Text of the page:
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The Cabinet of Dr. Caligari (1920) - Robert Wiene
Related: 1920 - art film - German film - Robert Wiene - psychological horror - German expressionism - film
The Cabinet of Dr. Caligari, "the cult film par excellence," which ran continuously at the same Paris movie house from 1920 through 1927. --Midnight Movies (1983). page 23.
from the intertitles of The Cabinet of Dr. Caligari (1920) - Robert Wiene
"Ladies and gentlemen!
Cesare knows all secrets.
Ask him to look into your future"
"How long shall I live?"
"The time is short.
You die at dawn."
The Cabinet of Dr. Caligari (1920) - Robert Wiene [Amazon.com] [FR] [DE] [UK]
The Cabinet of Dr. Caligari (Das Cabinet des Dr. Caligari in German) is a groundbreaking 1919 silent film directed by Robert Wiene. It tells the story of a mentalist who predicts a man's death, then is accused of his murder. It stars Werner Krauss, Conrad Veidt, Friedrich Fehér, Lil Dagover and Hans Heinrich von Twardowski.
The movie was written by Hans Janowitz and Carl Mayer.
Producer Erich Pommer wanted to have Fritz Lang direct this film, but Lang couldn't work it into his schedule, so it went to Wiene.
The film was much noted for its Expressionist style, with wild, distorted painted sets and harsh lighting and is an excellent example of film communication through mise en scène.
The Cabinet of Dr. Caligari was released in 1919 in Germany.
It tells the story of deranged doctor (Caligari), and his faithful somnambulist Cesare. The story centers around Caligari and Cesare, and their connection to a string of murders in a small quiet German town in the mountains.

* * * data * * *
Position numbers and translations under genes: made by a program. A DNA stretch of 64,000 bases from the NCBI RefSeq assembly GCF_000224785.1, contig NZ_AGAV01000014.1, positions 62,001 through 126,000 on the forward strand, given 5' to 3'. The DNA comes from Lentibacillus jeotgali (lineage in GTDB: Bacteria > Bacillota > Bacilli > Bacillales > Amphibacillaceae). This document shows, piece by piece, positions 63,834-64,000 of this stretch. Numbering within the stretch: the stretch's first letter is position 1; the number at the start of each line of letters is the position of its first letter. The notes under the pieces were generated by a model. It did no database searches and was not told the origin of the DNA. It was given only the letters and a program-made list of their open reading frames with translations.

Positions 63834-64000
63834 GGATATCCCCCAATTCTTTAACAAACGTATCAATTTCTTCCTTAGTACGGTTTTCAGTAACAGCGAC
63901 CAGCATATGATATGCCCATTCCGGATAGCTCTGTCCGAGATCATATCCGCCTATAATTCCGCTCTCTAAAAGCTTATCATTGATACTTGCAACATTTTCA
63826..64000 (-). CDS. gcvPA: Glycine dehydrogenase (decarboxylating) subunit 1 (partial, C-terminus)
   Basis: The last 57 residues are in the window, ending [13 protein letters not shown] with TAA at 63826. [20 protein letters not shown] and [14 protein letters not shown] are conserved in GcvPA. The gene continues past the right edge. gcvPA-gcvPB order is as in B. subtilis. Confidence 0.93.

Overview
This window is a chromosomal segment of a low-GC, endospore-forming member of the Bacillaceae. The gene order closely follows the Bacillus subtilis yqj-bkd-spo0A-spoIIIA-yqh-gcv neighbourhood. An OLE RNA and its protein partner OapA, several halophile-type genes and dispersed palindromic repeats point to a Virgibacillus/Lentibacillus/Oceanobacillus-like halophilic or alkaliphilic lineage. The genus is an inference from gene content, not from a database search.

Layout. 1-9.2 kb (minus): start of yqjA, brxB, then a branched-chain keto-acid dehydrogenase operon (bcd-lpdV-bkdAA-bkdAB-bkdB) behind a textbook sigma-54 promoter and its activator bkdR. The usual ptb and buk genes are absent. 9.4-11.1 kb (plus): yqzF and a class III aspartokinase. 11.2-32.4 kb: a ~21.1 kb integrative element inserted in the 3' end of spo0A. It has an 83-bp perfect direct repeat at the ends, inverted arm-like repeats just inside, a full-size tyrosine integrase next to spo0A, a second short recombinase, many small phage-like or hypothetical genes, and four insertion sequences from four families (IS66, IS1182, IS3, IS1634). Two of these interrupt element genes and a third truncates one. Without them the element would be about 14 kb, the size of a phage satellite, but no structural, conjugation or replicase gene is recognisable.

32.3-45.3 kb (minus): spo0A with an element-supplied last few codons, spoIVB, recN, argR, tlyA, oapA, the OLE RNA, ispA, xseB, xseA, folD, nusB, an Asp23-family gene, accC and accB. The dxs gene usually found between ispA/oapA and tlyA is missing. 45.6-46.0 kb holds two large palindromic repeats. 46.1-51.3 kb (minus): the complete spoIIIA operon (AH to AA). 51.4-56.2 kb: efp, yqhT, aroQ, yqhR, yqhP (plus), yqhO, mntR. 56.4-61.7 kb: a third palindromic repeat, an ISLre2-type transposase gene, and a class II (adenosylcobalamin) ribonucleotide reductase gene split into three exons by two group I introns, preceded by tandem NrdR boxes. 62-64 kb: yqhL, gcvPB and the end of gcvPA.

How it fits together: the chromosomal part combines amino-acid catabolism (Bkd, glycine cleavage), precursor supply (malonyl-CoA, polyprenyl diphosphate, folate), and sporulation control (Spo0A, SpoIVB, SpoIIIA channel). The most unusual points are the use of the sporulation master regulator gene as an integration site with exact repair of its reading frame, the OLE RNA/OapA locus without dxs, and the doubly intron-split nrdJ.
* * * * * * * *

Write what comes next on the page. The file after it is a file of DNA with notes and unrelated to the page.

Caligari is the first modern horror film, symbolized by its dramatic acting, scenery, and music (mise en scene). Caligari is also the first film to fully express German Expressionism. The opposite of impressionism, expressionism centers on the artists vision rather than on the viewers impression. German Expressionism is dotted with dark images, sharp contrasting figues, jagged geometry, and chiaroscuro. All of these artistic devices serve to express the despar felt in Germany after the First World War. Other German expressionist movies include Metropolis and Nosferatu. --http://en.wikipedia.org/wiki/The_Cabinet_of_Dr._Caligari [Apr 2005]
Noel O'Shea reviewScreenwriters Carl Mayer and Hans Janowitz saw a Germany being destroyed by Prussian authoritarianism, the general populace being moulded into a collection of mindless conformists, and sought to sound a warning through the medium of film (Caligari, in the figure of the mad doctor compelling the unsophisticated Cesare to do his bidding, predicted the rise of Hitler). But this theme was lost on most, who instead marvelled at the brilliantly-conceived sets, all odd angles and painted shadows, created by artists Walter Reiman, Walter Rohrig, and Hermann Warm, who spearheaded the rise of German Expressionism in the years after World War One. Conrad Veidt, who would later perform brilliantly in such film classics as The Thief of Bagdad and Casablanca, mesmerised audiences with his portrayal of Cesare, the somnambulist who is hypnotised by Caligari (a superb Werner Krauss) into committing murder, until he rebels against his master when he falls for one of his intended victims. The scene where he carries Lil Dagover through some wildly surrealistic sets has been copied ever since (most notably in Frankenstein). Even if the film is framed by scenes that suggest the story comes from the infected imagination of an asylum patient, thus downplaying the anti-authoritarian stance of the film (with Caligari representing the Prussian rulers), the final close-up of Caligari's demonic smile is enough to prove that the film's purpose is by way of a wake-up call for the masses. This anti-authoritarian stance was to crop up in Hollywood films during the Depression era, most notably in King Kong (1933). --Noel O'Shea